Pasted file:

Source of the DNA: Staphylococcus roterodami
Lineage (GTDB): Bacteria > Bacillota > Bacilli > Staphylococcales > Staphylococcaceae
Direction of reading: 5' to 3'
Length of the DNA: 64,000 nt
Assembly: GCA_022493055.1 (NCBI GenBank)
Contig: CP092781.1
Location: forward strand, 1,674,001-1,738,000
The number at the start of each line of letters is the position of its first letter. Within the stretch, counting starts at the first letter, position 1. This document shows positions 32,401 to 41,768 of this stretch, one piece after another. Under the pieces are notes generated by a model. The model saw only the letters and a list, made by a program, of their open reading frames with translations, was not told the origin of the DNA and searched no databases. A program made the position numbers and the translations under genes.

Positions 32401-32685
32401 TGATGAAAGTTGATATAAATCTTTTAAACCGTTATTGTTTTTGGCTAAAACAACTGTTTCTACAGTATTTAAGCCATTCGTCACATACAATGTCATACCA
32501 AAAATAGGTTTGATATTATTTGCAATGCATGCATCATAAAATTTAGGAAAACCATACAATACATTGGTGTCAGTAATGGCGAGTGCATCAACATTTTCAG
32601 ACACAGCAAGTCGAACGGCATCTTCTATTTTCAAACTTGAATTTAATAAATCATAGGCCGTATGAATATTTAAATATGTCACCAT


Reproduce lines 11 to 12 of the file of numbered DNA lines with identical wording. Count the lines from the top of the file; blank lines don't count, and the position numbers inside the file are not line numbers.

32501 AAAATAGGTTTGATATTATTTGCAATGCATGCATCATAAAATTTAGGAAAACCATACAATACATTGGTGTCAGTAATGGCGAGTGCATCAACATTTTCAG
32601 ACACAGCAAGTCGAACGGCATCTTCTATTTTCAAACTTGAATTTAATAAATCATAGGCCGTATGAATATTTAAATATGTCACCAT